Tuesday, September 13, 2005

Always a Worrier

I have always been a worrier. When I look back now, I often worried about silly things, but at the time they seemed real and important.

When I was 2, I worried about leaving my old house and moving to my new house, leaving behind my familiar neighborhood and my backyard sandbox.

When I was 5, I worried about spending the night with friends because I occasionally wet the bed.

When I was 6 and in kindergarten, I worried about remembering the details of various fairy tales that we acted out.

From the time I started school, I worried about making good grades. I don’t know why because I always did.

When I was 13, I worried about being singled out in school for being a smart nerd. I so wanted to be just like everybody else. I also worried about not being able to do all the things on the President’s Physical Fitness Test. I never could and I didn’t fail PE!

When I was 15, I worried about being in a musical competition that my mother wanted me enter. I finally said no, and that was the end of that.

It seemed like I was from time to time worried about getting into exclusive groups – Keyettes in high school, math camp at FSU, college, and Chi Omega sorority in college. I eventually got into all of them and worrying about it didn’t help at all.

In my mid-20s, I worried about finding someone to love permanently. David came into my life and that worry was solved.

I have always worried about falling down because of the way I walk. The first time I remember falling was when I was 15 in junior high school. I walked out of the cafeteria and tripped over a small metal thing sticking up out of the concrete. I have tripped a few more times since then, the worst of these being in Norway when we were on vacation. I had my arms full and couldn’t break my fall and ended up breaking a tooth.

When my first efforts and getting pregnant weren’t successful, I worried about every being able to have children.

When I worked in the International Division of the Census Bureau, I worried about having to leave my family to go on long trips. I loved those trips, but hated being away, especially when my children were young.

From time to time, I have had typical parental worries when my children didn’t come home on time or when they had health issues. I still worry about Daniel’s OCD and Rachel’s eating disorder problems which are sporadic.

As my parents got older, I worried because I was so far away and couldn’t be there for them. When they were sick and dying, I never could just stay and take care of them because I had my own family to take care of.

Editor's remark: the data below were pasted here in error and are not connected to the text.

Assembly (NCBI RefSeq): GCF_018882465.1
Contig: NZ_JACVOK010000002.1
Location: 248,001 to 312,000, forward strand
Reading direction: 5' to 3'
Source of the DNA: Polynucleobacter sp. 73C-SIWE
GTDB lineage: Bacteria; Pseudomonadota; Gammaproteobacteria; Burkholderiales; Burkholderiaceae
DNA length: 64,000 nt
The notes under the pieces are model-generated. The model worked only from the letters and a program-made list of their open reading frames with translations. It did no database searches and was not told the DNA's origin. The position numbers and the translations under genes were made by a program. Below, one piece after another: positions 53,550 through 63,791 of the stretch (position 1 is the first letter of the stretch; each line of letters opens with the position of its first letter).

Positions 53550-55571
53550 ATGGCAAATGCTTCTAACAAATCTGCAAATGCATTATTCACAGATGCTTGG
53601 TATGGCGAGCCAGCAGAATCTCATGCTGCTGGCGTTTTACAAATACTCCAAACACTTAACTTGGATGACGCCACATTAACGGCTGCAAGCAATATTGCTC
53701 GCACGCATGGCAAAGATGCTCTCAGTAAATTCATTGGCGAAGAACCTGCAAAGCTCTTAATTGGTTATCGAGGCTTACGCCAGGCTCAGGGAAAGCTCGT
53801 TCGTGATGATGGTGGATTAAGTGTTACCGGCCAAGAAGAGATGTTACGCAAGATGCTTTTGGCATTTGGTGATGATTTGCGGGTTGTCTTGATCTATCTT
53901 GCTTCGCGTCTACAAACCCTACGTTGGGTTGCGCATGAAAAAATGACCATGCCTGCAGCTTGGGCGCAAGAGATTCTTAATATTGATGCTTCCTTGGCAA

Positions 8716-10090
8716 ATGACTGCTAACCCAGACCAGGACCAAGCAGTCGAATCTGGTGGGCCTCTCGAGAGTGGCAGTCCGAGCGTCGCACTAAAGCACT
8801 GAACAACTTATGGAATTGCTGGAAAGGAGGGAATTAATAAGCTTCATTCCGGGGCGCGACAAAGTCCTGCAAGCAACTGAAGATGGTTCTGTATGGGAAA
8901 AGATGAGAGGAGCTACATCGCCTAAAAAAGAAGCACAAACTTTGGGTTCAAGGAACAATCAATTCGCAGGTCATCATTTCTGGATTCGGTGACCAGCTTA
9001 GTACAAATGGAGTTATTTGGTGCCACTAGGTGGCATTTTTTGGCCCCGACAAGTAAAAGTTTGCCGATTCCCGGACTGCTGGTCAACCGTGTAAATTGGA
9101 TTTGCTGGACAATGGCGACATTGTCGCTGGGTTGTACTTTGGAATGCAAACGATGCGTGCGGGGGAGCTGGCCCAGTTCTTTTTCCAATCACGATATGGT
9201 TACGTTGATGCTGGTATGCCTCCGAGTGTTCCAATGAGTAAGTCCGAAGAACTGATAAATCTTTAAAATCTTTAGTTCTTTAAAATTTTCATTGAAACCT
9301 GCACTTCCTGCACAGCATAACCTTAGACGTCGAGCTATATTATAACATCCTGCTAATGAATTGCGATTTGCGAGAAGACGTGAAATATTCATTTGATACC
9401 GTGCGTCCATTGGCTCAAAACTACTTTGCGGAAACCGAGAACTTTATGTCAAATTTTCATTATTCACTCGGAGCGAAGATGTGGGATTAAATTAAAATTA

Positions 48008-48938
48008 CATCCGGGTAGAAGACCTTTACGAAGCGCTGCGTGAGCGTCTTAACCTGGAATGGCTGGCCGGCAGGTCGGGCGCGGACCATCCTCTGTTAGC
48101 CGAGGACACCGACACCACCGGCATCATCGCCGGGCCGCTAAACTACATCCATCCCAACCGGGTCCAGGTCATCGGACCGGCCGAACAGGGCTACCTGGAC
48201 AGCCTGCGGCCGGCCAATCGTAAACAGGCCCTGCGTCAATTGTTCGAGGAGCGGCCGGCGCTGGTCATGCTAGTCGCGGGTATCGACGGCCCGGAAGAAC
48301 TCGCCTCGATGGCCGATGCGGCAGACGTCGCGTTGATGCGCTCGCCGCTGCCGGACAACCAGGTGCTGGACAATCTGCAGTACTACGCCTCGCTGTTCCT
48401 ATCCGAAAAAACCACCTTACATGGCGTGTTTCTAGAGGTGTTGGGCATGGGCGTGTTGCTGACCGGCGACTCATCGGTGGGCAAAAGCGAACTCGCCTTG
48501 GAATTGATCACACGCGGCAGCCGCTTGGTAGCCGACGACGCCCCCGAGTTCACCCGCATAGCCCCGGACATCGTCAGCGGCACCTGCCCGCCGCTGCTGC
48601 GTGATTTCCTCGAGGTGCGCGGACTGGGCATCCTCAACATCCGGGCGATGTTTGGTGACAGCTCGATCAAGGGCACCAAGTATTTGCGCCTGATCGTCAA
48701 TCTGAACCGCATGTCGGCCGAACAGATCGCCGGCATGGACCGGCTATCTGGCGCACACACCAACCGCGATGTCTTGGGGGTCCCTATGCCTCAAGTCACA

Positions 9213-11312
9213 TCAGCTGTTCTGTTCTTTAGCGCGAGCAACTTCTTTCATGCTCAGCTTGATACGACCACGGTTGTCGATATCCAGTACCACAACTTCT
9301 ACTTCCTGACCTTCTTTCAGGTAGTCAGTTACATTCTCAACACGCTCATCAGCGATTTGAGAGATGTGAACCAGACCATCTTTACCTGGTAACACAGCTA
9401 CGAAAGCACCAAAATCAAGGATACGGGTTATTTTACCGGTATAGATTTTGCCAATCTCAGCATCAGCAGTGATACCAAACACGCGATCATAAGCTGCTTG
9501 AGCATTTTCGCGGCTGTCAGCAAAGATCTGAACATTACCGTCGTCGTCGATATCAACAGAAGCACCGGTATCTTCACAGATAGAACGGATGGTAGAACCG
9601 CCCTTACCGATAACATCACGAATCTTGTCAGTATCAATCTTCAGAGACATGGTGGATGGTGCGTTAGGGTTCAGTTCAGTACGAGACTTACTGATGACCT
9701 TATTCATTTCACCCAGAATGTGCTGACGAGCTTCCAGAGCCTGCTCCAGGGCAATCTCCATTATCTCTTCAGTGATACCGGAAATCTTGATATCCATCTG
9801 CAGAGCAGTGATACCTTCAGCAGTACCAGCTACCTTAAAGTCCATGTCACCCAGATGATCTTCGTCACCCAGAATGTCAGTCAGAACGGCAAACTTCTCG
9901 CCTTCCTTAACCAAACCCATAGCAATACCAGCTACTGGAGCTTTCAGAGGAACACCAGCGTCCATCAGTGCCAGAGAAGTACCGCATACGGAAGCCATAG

For as long as I can remember, I have worried about drowning. I didn’t learn to swim as a child, partly because my mother was deathly afraid of the water and transmitted her fear to me. I can sort of swim now, but when I am in water over my head, I still don’t trust myself.

Until recently, I didn’t worry much about my relationship with other people. People in general acted like they liked me, but it was never a great concern until recently. I now seem to worry about having close friends and people I can talk to about anything and everything. I ask myself why this would be a concern now when it never was in the past. From a young age I had to be somewhat self-reliant because I had no siblings to share things with. So I just kept everything to myself and that was OK. But it’s no longer OK and I very much want these friends.

In the last few years, I have begun to worry about dying. I have had 4 small melanomas removed and half my thyroid removed with papillary cancer. The thought that there is some form of cancer lurking in my body is a constant concern. I see doctors regularly to reassure me that all is well, but they are just human and may not be able to really tell.

This sounds like a long worry list. Interestingly enough, many of the things that other people worry about – infidelity of a spouse, mounting debts, children on drugs, trouble at work, even getting older – are not in my list at all. In actuality, none of this worry has ever driven me into deep depression or caused me to ever really disrupt my life. I can truthfully say that it truly never accomplished a thing. But it is still an inherent part of me that I can’t deny.

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